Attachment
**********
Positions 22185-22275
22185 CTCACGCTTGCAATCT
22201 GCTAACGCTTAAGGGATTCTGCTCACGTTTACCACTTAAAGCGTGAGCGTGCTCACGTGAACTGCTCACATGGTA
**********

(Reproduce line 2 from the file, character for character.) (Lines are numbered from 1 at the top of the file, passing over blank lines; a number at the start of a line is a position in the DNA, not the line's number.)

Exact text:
22185 CTCACGCTTGCAATCT